We’re living in what some have called the “Information Age.” We have access to more information than ever before in the history of humanity. We can easily access most of that information with a few key pad strokes or spoken requests to our digital assistants (Siri or otherwise named). As a people, we like to know, we like to predict, we want to be able to plan for and have control over our lives and others’ lives, even if for the best. It seems to be part of our human nature. And God often doesn’t cooperate with our desires to know all, predict, and control.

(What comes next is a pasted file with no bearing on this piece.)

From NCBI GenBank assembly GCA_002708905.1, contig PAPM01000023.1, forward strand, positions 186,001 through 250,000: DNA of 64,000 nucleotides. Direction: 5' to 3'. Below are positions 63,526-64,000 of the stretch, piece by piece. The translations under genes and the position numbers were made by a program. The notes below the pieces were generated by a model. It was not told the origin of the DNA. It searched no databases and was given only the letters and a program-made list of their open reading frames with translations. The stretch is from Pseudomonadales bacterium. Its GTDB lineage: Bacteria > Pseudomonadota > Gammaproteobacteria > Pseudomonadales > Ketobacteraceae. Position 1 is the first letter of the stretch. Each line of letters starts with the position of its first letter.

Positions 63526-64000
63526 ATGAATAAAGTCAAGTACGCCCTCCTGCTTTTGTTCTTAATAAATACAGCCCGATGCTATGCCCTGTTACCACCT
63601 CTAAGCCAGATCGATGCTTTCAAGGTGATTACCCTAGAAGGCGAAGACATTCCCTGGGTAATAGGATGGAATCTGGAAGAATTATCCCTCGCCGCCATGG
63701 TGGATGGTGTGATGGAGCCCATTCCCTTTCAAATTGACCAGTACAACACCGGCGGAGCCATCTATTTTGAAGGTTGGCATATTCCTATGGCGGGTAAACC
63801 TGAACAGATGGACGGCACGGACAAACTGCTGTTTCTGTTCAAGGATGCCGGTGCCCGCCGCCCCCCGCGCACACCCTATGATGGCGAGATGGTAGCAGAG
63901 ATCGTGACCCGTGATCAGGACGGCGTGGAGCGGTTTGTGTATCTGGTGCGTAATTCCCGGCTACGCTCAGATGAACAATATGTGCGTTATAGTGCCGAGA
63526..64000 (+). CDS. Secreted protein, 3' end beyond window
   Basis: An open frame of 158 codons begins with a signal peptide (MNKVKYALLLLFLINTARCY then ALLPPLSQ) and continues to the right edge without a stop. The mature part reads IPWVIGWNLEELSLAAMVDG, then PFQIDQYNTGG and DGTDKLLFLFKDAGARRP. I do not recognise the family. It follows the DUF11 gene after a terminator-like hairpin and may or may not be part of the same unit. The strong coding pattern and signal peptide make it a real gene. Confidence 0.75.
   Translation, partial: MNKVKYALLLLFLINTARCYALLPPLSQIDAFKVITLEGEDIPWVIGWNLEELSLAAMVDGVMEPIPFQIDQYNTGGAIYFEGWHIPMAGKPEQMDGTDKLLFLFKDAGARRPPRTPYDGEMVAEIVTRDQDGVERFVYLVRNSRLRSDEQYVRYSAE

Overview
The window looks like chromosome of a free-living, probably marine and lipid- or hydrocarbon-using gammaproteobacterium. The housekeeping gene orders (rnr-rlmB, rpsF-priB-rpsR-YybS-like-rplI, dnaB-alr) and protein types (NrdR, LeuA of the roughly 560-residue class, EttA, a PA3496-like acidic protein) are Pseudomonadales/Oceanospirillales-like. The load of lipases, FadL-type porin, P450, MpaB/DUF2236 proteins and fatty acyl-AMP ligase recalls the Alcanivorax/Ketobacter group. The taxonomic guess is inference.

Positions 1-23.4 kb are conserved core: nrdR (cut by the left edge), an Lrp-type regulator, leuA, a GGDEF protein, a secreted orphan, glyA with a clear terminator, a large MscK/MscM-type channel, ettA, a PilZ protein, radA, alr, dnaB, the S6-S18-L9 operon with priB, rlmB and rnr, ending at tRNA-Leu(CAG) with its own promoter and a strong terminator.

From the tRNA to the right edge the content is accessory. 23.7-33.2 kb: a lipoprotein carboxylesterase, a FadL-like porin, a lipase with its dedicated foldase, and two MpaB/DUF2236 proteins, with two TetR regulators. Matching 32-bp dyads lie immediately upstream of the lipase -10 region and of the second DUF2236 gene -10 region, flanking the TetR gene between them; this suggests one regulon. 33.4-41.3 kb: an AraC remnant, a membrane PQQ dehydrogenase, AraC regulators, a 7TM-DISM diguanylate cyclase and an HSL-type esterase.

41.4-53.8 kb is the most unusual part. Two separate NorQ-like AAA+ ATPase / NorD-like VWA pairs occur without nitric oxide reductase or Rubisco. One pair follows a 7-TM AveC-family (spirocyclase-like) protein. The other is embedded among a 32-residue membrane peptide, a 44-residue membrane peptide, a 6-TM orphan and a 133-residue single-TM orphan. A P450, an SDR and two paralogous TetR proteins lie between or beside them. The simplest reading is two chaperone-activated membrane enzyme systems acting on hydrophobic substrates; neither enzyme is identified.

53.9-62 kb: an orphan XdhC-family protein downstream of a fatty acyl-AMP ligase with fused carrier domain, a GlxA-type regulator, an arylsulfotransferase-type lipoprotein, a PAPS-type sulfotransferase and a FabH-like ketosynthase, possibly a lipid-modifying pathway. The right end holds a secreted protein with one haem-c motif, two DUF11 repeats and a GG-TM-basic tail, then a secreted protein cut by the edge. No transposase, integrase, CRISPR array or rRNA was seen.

Monday of the Thirty-fourth Week in Ordinary Time

Scripture Readings

As I read the readings for today, I was particularly struck by the verse she “offered her whole livelihood.”  The word “livelihood” is often understood to mean what a person does (his or her job) and their material possessions. I believe that Jesus is speaking much more broadly when He refers to the widow in the reading.  Since God is love, and Jesus is God taking on flesh, then Jesus is love incarnate.  If we are disciples, we are called to imitate Jesus in all that we do. But He calls us to more than doing a job or the daily tasks of life- we are called to do all things with great love.

The Solemnity of Our Lord Jesus Christ, King of the Universe

Scripture Readings